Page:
let result = url.set_scheme("https");
assert_eq!(url.as_str(), "mailto:rms@example.net");
assert!(result.is_err());

Cannot change the URL’s scheme from foo to https:

use url::Url;

let mut url = Url::parse("foo://example.net")?;
let result = url.set_scheme("https");
assert_eq!(url.as_str(), "foo://example.net");
assert!(result.is_err());

Cannot change the URL’s scheme from http to foo:

use url::Url;

let mut url = Url::parse("http://example.net")?;
let result = url.set_scheme("foo");
assert_eq!(url.as_str(), "http://example.net/");
assert!(result.is_err());

Convert a file name as std::path::Path into an URL in the file scheme.

This returns Err if the given path is not absolute or, on Windows, if the prefix is not a disk prefix (e.g. C:) or a UNC prefix (\\).

Examples

On Unix-like platforms:

use url::Url;

let url = Url::from_file_path("/tmp/foo.txt")?;
assert_eq!(url.as_str(), "file:///tmp/foo.txt");

let url = Url::from_file_path("../foo.txt");
assert!(url.is_err());

let url = Url::from_file_path("https://google.com/");
assert!(url.is_err());

Convert a directory name as std::path::Path into an URL in the file scheme.

This returns Err if the given path is not absolute or, on Windows, if the prefix is not a disk prefix (e.g. C:) or a UNC prefix (\\).

Compared to from_file_path, this ensure that URL’s the path has a trailing slash so that the entire path is considered when using this URL as a base URL.

For example:

  • "index.html" parsed with Url::from_directory_path(Path::new("/var/www")) as the base URL is file:///var/www/index.html
  • "index.html" parsed with Url::from_file_path(Path::new("/var/www")) as the base URL is file:///var/index.html, which might not be what was intended.

Note that std::path does not consider trailing slashes significant and usually does not include them (e.g. in Path::parent()).

Assuming the URL is in the file scheme or similar, convert its path to an absolute std::path::Path.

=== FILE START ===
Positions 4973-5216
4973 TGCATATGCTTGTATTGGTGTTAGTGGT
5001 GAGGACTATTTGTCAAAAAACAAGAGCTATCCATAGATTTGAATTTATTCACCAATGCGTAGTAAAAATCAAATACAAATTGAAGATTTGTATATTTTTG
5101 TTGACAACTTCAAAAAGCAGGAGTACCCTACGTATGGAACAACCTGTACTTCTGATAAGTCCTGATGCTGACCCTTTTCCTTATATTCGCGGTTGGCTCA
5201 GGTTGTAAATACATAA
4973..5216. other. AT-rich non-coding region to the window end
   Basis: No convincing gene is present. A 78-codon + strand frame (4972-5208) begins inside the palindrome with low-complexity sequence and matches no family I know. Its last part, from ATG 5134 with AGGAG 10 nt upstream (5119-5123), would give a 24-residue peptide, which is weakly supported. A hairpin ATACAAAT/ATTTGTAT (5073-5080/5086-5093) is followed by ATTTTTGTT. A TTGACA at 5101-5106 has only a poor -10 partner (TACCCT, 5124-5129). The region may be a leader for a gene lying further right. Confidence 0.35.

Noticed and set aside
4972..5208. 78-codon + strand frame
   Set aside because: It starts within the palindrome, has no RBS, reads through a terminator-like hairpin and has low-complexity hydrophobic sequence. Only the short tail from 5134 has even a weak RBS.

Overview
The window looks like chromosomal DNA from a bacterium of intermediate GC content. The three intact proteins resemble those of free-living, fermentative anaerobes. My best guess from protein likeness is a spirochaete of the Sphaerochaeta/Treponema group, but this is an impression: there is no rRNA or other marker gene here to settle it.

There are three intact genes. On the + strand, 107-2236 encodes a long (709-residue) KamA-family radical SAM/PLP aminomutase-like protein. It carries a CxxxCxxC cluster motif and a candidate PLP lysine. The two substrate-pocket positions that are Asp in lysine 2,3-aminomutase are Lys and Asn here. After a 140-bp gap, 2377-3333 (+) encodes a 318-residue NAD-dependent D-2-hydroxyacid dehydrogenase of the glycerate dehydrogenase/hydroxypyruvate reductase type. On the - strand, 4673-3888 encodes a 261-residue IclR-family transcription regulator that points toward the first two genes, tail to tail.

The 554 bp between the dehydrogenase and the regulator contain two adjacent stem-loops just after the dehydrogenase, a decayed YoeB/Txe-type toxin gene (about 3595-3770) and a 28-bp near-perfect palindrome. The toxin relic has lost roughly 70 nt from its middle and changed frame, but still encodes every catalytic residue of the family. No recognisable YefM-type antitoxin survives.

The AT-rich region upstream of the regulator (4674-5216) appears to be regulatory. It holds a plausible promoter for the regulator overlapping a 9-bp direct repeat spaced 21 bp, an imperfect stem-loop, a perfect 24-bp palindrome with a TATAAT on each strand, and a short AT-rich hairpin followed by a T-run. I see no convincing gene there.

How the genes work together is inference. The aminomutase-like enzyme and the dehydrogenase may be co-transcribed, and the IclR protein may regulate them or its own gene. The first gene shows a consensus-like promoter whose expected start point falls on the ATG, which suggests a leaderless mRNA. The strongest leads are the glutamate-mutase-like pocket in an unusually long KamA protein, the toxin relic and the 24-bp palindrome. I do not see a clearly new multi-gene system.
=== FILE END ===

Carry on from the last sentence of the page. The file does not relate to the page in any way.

Note: This does not actually check the URL’s scheme, and may give nonsensical results for other schemes. It is the user’s responsibility to check the URL’s scheme before calling this.

let path = url.to_file_path();

Returns Err if the host is neither empty nor "localhost" (except on Windows, where file: URLs may have a non-local host), or if Path::new_opt() returns None. (That is, if the percent-decoded path contains a NUL byte or, for a Windows path, is not UTF-8.)

Trait Implementations

Return the serialization of this URL.

Performs the conversion.

Returns a copy of the value. Read more

Performs copy-assignment from source. Read more

Debug the serialization of this URL.

Formats the value using the given formatter. Read more

Display the serialization of this URL.

Formats the value using the given formatter. Read more

Parse a string as an URL, without a base URL or encoding override.

The associated error which can be returned from parsing.

Parses a string s to return a value of this type. Read more

URLs hash like their serialization.

Feeds this value into the given Hasher. Read more

Feeds a slice of this type into the given Hasher. Read more

The returned type after indexing.

Performs the indexing (container[index]) operation. Read more

The returned type after indexing.

Performs the indexing (container[index]) operation. Read more

The returned type after indexing.

Performs the indexing (container[index]) operation. Read more

The returned type after indexing.

Performs the indexing (container[index]) operation. Read more

URLs compare like their serialization.

This method returns an Ordering between self and other. Read more

Compares and returns the maximum of two values. Read more

Compares and returns the minimum of two values. Read more

Restrict a value to a certain interval. Read more

URLs compare like their serialization.

This method tests for self and other values to be equal, and is used by ==. Read more

This method tests for !=.

URLs compare like their serialization.

This method returns an ordering between self and other values if one exists. Read more

This method tests less than (for self and other) and is used by the < operator. Read more

This method tests less than or equal to (for self and other) and is used by the <= operator. Read more

This method tests greater than (for self and other) and is used by the > operator. Read more

This method tests greater than or equal to (for self and other) and is used by the >= operator. Read more

The type returned in the event of a conversion error.

Performs the conversion.

URLs compare like their serialization.

Auto Trait Implementations

Blanket Implementations

Gets the TypeId of self. Read more

Immutably borrows from an owned value. Read more

Mutably borrows from an owned value. Read more

Performs the conversion.

Performs the conversion.

The resulting type after obtaining ownership.

Creates owned data from borrowed data, usually by cloning. Read more

🔬 This is a nightly-only experimental API. (toowned_clone_into)

Uses borrowed data to replace owned data, usually by cloning. Read more

Converts the given value to a String. Read more

The type returned in the event of a conversion error.

Performs the conversion.

The type returned in the event of a conversion error.

Performs the conversion.